Hardly blissful meditation, this. But he personifies what the Buddha taught; the purpose of Life is to be happy, but true happiness can only come from serving others. This soldier/monk, in devoting his life to active, difficult and gruesome work, is more a true fulfillment of the Buddha's teachings than is one who meditates on the weekend and wears prayer beads because it is "cool."
Sorry to sermonize, but this movie is not only a wonderful work of cinema, it is a Buddhist teaching in itself. Compassion MUST be coupled with the very difficult work of serving others.
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21 of 22 people found the following review helpful By Clinton Enlow on March 19, 2007
Format: DVD Verified Purchase
I don't usually make a lot of blind buy especially concerning Criterion discs. All I can say is The Burmese Harp is a damn good film from director Kon Ichikawa a director whose films I've never seen but hope to fix. Its melancholic, beautiful, and truly one of the best war films ever made without all of that fuss people consider great in war movies, mainly overly hyped battle scenes that are meant to distract from cliched plots and what goes for characters.

Thats one of the refreshing things I suppose in the movie. Most movies dealing with the horrors of war seem to focus on mans inhumanity to man with characters who fit into that good and evil state. In Harp the Japanese soldiers surrender without firing a shot. The captain of the platoon works with British soldiers sending a willing soldier to a lone mountain where another group of soldiers is hold against against British forces willing to fight to the last man despite the fact that Japan had already surrendered. Even in these scenes the movie doesn't focus on the fact the evil of the men but the sadness of watching men focused on dying over something that doesn't exist anymore. The soldier, Mizushima is hurt in the ensuing shootout between British and Japanese forces found by a monk. While he's reported dead to his captain dressed in Monks robes Mizushima marches back to his troop, horrified that along the way thousands of dead men lie rotting in the sun. He gets to the prison camp but after witnessing British burying a dead a dead Japanese soldier goes back out into the Burma countryside making it his mission to bury the soldiers.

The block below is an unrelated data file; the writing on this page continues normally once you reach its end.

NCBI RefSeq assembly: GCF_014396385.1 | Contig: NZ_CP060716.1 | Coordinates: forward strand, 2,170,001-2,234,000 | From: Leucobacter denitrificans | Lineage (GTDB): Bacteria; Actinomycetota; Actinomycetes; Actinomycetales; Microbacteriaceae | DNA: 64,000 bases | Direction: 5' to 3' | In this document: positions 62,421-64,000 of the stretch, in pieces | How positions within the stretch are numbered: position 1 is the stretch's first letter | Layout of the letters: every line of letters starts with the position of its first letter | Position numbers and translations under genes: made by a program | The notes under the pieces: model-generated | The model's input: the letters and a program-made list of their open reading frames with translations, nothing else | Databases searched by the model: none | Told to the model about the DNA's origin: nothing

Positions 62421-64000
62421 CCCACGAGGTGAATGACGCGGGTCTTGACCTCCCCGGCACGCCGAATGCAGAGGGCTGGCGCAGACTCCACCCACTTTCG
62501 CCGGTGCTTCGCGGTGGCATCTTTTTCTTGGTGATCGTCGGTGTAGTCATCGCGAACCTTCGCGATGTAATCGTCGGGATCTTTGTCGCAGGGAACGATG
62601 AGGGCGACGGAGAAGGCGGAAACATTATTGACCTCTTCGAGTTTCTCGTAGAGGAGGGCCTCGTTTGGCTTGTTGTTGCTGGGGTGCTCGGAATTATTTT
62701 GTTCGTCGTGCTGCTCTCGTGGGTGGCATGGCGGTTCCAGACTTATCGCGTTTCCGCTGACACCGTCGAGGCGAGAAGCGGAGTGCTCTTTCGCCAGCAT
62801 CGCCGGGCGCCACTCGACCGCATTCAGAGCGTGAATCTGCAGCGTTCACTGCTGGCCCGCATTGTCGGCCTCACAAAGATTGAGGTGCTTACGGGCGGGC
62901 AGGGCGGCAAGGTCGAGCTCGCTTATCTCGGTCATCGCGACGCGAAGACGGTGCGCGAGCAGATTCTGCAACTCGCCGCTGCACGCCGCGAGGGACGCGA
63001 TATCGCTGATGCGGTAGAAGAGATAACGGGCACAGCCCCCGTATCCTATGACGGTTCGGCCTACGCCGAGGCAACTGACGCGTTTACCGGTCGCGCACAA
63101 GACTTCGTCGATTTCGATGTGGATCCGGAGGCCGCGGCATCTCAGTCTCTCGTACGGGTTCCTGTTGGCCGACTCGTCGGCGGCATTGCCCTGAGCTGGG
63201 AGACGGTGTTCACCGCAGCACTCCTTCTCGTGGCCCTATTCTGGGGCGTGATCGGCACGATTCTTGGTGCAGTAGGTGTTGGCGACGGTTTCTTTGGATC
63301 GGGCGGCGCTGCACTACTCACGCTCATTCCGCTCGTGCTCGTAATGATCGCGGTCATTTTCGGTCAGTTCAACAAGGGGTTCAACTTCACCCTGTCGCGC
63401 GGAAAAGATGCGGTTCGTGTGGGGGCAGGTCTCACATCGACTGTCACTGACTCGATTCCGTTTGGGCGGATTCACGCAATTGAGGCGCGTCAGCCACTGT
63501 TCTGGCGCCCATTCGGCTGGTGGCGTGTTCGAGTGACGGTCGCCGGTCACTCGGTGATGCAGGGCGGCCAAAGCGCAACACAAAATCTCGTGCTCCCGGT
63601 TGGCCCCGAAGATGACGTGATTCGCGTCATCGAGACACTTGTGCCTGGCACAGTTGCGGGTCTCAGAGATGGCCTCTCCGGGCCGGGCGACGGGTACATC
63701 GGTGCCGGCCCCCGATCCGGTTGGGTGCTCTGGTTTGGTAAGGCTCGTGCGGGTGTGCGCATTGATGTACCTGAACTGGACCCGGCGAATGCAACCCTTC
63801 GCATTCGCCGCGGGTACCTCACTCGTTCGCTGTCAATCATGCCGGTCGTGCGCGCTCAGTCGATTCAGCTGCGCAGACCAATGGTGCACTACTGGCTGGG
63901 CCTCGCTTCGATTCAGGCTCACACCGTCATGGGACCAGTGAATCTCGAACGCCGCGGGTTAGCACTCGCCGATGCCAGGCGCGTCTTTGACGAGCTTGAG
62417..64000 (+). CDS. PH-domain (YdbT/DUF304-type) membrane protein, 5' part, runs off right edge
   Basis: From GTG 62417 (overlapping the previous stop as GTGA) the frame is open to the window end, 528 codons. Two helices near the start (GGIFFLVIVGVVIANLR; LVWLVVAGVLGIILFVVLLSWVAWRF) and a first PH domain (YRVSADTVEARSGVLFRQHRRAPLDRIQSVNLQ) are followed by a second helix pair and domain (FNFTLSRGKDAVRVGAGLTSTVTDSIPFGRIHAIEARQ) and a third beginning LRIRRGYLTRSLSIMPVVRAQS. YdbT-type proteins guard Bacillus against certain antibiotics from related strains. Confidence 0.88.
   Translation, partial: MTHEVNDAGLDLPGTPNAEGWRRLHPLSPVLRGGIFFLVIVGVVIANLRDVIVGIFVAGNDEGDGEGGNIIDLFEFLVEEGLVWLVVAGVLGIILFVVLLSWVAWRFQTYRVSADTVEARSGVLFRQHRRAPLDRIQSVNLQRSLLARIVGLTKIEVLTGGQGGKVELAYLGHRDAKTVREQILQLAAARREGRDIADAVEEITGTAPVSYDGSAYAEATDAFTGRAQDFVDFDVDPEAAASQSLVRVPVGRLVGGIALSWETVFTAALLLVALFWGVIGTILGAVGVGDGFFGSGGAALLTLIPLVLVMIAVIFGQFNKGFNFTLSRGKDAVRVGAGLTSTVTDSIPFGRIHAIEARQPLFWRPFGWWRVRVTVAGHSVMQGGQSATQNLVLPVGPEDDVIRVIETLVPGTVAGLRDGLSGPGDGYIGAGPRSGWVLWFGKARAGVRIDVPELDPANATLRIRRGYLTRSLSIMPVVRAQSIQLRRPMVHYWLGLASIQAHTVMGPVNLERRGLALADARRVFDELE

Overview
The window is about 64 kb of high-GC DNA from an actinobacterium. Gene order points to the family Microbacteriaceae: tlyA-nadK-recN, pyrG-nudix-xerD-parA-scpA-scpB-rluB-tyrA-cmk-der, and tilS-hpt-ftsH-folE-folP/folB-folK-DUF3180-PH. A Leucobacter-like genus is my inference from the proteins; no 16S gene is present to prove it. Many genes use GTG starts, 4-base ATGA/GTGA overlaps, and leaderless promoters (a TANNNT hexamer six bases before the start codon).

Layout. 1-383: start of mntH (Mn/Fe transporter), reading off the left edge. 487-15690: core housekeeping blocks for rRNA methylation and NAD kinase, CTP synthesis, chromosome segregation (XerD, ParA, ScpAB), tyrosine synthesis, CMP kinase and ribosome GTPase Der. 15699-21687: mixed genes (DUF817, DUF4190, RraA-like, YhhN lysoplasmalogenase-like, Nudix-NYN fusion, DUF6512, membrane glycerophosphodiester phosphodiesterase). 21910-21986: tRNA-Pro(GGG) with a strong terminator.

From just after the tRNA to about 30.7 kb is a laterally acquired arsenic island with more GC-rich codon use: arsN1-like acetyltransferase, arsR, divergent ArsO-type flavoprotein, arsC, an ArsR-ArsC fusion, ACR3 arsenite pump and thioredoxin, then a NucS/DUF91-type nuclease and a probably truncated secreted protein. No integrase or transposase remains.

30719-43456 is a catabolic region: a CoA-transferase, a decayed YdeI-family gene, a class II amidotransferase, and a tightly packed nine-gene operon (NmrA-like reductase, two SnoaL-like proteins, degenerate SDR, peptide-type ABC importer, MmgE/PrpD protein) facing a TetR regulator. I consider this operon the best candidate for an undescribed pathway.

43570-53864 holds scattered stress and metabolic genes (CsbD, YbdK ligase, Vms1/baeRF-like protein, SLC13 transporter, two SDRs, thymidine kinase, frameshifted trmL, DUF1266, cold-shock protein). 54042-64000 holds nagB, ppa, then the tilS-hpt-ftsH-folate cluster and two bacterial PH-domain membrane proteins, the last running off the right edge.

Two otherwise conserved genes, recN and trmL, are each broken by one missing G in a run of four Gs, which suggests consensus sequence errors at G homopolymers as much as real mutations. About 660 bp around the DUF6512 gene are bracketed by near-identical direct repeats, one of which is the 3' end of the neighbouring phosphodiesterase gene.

I didn't mean to give a plot synopsis, and really theres more to the plot than I described. The film is at times delicate with one scene I could describe as heavy handed.
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12 of 12 people found the following review helpful By Ernest Jagger on August 1, 2005
Format: VHS Tape
Director Kon Ichikawa, known for his harrowing and gritty portrayal on the brutality of war in the film "Fires on the Plain," which took place on the Philippine Island of Leyte, during WWII, has given us a truly great look at the defeated Japanese army in Burma at the close of the war. "Burmese Harp," not unlike "Fires on the Plain" deals with the defeated Japanese army. However, where "Fires on the Plain" shows the viewer the despair of Private Tamura, the film "Burmese Harp" gives us a look into the spiritual awakening of one Japanese soldier towards the end of World War Two. The soldier and main protagonist is named Mizushima (Shoji Yasui).

Moreover, unlike Ichikawa's later film "Fires on the Plain" this film is not so much about the hellish nighmare of fighting a war, as much as it deals with the hellish aftermath of the Burma Campaign, and how the horror of this tragic campaign weighs heavily on the conscience of one Japanese soldier. For those of you who are not familiar with WWII, or the Burma Campaign; it was in Burma where the Japanese Imperial army suffered the greatest loss of life in World War II. In the film, Mizushima agrees to go to a fortified mountain stronghold, where the last remnants of Japanese soldiers are holed up, refusing to surrender. He is to inform them of the surrender of Japan, and for those inside to lay down there arms in order to return to Japan. However, something goes terribly wrong as the company of Japanese soldiers refuse to surrender.

Narrowly escaping death himself, Mizushima decides not to return to his company, or Japan. For something has changed. He is nursed to health by a priest, and steals the priests clothes: That of a Buddhist Monk. As he proceeds across Burma, he sees nothing but the unburied corpses of dead Japanese.